Table_2_Analysis of Cow-Calf Microbiome Transfer Routes and Microbiome Diversity in the Newborn Holstein Dairy Calf Hindgut.xlsx (184.86 kB)
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Table_2_Analysis of Cow-Calf Microbiome Transfer Routes and Microbiome Diversity in the Newborn Holstein Dairy Calf Hindgut.xlsx

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posted on 25.10.2021, 04:18 authored by Huan Zhu, Minna Yang, Juan J. Loor, Ahmed Elolimy, Lingyan Li, Chuang Xu, Weidong Wang, Shuxin Yin, Yongli Qu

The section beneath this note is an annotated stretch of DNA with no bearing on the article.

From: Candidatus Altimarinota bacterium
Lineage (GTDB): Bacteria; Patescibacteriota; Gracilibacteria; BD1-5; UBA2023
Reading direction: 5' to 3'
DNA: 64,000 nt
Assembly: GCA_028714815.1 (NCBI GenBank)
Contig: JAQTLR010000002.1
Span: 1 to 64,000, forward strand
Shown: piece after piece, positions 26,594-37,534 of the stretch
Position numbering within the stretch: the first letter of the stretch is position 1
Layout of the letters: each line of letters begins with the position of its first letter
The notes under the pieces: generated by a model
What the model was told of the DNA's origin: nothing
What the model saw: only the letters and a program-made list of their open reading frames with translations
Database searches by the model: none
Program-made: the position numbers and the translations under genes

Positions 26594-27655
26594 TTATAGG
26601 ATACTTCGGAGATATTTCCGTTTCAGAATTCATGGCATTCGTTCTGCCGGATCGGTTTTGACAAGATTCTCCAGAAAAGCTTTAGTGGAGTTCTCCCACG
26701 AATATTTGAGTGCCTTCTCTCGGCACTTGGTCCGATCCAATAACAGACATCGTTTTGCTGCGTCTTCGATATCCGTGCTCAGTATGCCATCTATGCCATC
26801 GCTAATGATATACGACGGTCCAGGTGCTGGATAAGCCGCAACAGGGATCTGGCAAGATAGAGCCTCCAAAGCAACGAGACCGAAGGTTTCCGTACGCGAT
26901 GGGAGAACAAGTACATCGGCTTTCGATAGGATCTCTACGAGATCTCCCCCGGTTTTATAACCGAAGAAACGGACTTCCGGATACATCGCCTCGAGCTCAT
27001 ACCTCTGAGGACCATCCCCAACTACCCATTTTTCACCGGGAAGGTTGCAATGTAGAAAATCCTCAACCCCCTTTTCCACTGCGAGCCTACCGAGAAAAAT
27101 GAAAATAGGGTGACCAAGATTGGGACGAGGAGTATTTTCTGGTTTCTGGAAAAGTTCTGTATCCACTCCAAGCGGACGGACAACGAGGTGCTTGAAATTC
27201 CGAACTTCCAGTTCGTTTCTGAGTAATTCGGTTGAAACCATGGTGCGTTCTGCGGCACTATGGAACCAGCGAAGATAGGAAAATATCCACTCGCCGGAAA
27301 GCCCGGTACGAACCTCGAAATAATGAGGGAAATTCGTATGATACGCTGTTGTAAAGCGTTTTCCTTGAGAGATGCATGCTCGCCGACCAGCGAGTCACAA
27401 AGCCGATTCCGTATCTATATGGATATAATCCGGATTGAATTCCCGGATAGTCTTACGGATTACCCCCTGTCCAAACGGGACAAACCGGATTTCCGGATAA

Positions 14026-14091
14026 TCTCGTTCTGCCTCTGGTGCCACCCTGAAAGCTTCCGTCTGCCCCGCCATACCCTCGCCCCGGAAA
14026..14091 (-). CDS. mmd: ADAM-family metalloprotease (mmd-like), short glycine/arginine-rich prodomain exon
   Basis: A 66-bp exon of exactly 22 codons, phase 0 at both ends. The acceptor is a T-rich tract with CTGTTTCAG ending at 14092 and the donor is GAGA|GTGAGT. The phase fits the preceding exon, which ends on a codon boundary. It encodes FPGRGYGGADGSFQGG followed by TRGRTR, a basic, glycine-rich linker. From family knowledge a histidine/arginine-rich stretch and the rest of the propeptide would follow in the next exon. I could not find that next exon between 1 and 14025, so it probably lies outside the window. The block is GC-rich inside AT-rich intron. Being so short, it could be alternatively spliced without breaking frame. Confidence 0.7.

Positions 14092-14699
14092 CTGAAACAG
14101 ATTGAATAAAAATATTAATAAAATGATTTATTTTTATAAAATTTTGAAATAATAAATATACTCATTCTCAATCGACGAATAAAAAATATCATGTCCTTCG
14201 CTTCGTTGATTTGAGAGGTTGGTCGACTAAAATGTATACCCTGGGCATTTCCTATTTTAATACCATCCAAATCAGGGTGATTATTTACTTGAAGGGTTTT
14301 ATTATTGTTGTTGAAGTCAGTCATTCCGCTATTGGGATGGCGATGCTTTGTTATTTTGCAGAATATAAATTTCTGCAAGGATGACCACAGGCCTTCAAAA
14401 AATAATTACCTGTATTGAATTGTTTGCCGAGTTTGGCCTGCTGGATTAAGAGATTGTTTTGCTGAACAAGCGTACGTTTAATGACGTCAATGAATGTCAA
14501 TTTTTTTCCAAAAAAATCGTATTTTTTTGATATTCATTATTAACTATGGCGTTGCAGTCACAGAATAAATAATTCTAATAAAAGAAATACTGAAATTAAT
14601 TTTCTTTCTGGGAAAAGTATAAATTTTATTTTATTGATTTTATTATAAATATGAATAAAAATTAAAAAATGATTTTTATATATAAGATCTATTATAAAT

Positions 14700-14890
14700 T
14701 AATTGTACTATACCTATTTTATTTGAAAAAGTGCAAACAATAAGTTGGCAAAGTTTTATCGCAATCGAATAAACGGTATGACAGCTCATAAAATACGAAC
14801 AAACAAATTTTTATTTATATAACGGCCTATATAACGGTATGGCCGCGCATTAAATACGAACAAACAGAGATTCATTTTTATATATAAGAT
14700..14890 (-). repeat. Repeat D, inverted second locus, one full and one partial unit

Hindgut microorganisms in newborn calves play an important role in the development of immunity and metabolism, and optimization of performance. However, knowledge of the extent to which microbiome colonization of the calf intestine is dependent on maternal characteristics is limited. In this study, placenta, umbilical cord, amniotic fluid, colostrum, cow feces, and calf meconium samples were collected from 6 Holstein cow-calf pairs. Microbial composition was analyzed by 16S rRNA gene high-throughput sequencing, and maternal transfer characteristics assessed using SourceTracker based on Gibbs sampling to fit the joint distribution using the mean proportions of each sample with meconium as the “sink” and other sample types as different “sources.” Alpha and beta diversity analyses revealed sample type-specific microbiome features: microbial composition of the placenta, umbilical cord, amniotic fluid, colostrum, and calf feces were similar, but differed from cow feces (p < 0.05). Compared with profiles of meconium vs. placenta, meconium vs. umbilical cord, and meconium vs. colostrum, differences between the meconium and amniotic fluid were most obvious. SourceTracker analysis revealed that 23.8 ± 2.21% of the meconium OTUs matched those of umbilical cord samples, followed by the meconium-placenta pair (15.57 ± 2.2%), meconium-colostrum pair (14.4 ± 1.9%), and meconium-amniotic fluid pair (11.2 ± 1.7%). The matching ratio between meconium and cow feces was the smallest (10.5 ± 1%). Overall, our data indicated that the composition of the meconium microflora was similar compared with multiple maternal sites including umbilical cord, placenta, colostrum, and amniotic fluid. The umbilical cord microflora seemed to contribute the most to colonization of the fecal microflora of calves. Bacteria with digestive functions such as cellulose decomposition and rumen fermentation were mainly transmitted during the maternal transfer process.

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